Cash for Clunkers Stimulates Foreign Car Sales

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Macroeconomics

Politicians aren’t ones to let reality cloud their view. We said back in the spring, when the cash for clunkers program was proposed, that it would stimulate stimulate sales of the transplant automakers, not provide core support for the domestic big three, and that is exactly what has happened. Politicians are lauding the rapid uptake of the initial $1bn as an example of how successful the program has been and justification for allocation of a further $2bn. But figures released show that although a rise in fuel efficiency has resulted in the new vehicles averaging 25.4 miles per gallon, compared with an average of 15.8 mpg for the trade-ins, most of the sales have gone to Asian producers. Although the top-selling new car is the Ford Focus (sedans are made in the US but hatchbacks are made in Mexico), the next four are all Japanese – the Toyota Corolla, Honda Civic, Toyota Prius and Toyota Camry according to the Washington Post.
This is exactly the same as the experience in Germany where their version of the scheme known locally as the Abwrackprämie, or “wreck rebate,” is said to have sucked in imports of foreign made cars such as Skoda’s, Hyundai’s and Renaults. The other experience is that as soon as the rebate ends so do the sales. Rather than providing a lasting stimulus, factories gear up for higher production only to see them fall back if subsidies do not continue. Other consumer goods suppliers complain that such car stimulus packages merely divert what meager spending may have gone into a new washing machine or item of furniture towards a car further depressing consumer sales.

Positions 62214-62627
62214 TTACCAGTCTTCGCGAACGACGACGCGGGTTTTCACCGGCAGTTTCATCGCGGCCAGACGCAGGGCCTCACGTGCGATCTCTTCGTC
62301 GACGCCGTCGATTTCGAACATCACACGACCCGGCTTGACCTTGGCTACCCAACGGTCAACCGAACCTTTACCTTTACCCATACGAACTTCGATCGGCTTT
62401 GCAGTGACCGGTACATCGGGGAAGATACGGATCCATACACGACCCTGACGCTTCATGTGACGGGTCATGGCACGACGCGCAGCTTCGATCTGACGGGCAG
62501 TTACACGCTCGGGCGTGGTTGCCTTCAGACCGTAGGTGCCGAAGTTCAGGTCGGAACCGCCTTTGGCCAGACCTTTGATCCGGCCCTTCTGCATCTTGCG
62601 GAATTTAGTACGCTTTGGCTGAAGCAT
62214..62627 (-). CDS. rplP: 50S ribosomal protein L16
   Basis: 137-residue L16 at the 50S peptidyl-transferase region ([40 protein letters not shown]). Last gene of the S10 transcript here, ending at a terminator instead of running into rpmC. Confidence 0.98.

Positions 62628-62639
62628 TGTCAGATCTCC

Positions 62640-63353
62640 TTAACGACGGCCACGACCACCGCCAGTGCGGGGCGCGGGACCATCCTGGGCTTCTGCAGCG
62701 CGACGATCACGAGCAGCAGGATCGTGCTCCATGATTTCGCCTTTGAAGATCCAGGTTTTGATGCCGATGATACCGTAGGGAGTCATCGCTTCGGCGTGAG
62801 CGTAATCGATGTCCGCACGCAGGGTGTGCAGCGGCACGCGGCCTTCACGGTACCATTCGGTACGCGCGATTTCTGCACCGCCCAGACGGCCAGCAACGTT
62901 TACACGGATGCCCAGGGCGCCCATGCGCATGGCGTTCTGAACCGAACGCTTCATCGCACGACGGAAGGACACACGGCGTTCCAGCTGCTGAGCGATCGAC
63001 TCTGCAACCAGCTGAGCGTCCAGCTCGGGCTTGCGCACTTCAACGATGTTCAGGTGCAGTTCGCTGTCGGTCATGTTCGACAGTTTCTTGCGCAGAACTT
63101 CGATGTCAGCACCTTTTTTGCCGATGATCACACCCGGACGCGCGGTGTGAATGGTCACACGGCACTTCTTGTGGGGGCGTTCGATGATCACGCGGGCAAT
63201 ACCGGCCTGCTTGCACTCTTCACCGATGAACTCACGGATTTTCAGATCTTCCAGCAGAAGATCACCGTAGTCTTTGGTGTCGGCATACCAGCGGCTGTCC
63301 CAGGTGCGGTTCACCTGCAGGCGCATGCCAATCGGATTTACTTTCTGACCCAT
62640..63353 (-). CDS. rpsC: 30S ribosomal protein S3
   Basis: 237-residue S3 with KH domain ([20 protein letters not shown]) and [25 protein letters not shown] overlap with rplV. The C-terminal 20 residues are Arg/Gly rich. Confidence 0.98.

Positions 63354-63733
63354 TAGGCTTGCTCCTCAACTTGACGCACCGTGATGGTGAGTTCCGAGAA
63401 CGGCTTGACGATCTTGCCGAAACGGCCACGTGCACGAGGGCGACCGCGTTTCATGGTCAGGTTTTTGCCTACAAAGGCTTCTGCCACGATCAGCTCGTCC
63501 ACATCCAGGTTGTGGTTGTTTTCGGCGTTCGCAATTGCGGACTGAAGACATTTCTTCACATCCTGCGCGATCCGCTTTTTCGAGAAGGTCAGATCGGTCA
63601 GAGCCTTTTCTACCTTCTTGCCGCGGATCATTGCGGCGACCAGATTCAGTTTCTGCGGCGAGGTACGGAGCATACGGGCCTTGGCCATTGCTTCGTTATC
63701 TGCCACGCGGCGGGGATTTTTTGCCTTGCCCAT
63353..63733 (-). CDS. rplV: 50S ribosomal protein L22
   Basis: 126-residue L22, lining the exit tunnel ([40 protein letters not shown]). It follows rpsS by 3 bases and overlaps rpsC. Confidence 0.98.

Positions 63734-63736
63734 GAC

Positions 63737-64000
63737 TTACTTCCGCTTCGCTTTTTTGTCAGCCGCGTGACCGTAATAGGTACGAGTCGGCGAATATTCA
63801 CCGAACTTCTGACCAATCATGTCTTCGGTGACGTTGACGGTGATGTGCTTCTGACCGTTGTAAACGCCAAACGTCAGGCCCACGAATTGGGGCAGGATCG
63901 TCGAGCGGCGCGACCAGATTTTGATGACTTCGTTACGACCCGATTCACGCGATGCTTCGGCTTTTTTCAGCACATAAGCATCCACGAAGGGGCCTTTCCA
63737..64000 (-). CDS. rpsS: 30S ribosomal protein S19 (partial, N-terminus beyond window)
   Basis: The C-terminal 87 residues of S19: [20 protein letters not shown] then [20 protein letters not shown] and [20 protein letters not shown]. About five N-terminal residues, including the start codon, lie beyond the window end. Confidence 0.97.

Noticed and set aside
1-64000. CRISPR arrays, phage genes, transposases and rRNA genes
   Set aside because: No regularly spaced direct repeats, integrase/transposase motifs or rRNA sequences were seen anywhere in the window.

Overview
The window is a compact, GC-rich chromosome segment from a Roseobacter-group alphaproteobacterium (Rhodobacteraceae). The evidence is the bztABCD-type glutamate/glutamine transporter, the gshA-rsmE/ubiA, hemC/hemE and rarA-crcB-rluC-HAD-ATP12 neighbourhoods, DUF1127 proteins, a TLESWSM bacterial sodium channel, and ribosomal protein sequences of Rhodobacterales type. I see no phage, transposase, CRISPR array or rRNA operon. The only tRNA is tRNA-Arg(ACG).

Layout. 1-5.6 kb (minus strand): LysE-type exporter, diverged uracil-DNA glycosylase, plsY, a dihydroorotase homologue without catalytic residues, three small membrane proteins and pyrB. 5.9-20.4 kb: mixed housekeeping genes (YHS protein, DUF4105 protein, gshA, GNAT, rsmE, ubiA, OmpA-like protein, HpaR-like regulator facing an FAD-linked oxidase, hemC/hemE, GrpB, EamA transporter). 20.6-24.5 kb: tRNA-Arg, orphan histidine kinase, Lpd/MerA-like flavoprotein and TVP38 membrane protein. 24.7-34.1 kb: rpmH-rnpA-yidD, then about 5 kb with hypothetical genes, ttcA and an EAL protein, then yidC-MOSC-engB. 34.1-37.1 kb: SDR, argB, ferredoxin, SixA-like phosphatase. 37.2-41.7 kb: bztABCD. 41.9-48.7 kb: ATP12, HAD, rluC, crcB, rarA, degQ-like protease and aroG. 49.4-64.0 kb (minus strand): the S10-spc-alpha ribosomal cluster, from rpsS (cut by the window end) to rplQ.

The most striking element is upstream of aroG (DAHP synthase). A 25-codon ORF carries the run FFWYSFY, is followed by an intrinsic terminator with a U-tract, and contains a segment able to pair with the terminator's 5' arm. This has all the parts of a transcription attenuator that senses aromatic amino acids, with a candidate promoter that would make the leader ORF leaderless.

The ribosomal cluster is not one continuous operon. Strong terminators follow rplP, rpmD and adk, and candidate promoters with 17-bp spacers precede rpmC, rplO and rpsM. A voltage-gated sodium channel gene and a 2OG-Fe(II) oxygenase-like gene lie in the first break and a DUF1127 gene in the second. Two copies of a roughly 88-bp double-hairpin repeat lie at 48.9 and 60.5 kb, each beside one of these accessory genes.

Still, on balance it is probably a more effective way of supporting the whole automotive industry than direct subsidies, but it has to be considered a medium term program. As a short fix, it almost does more harm than good.

–Stuart Burns

Comment (1)

  1. James says:

    Uncle Sam pays people to destroy their own cars as long as they use the money to buy a new, more expensive car.

    Convoluted thinking to say the least, but typical of Government intervention policies. Reminds me of the 19th century French economist Frederic Bastiat’s essay “that which is seen, and that which is not seen.” in is the famous parable of the broken widow (Obamanomics)

    Who says the smartest thing for people with working cars is to buy new ones?

    Because personal debt is supposed to be a problem, why not look at this as bribing consumers into taking out car loans they don’t need?

    Even with the $4,500 subsidy, not all of these customers are going to be paying cash upfront for their new cars. So they’ll be swapping serviceable-but-paid-for cars for nicer cars that are owned by the banks.

    BTW my poor old Mother (76) who was conned into buying a new van she did not need, was not eligible for this program, because she only could afford to buy a used car ?

    So much is not seen !

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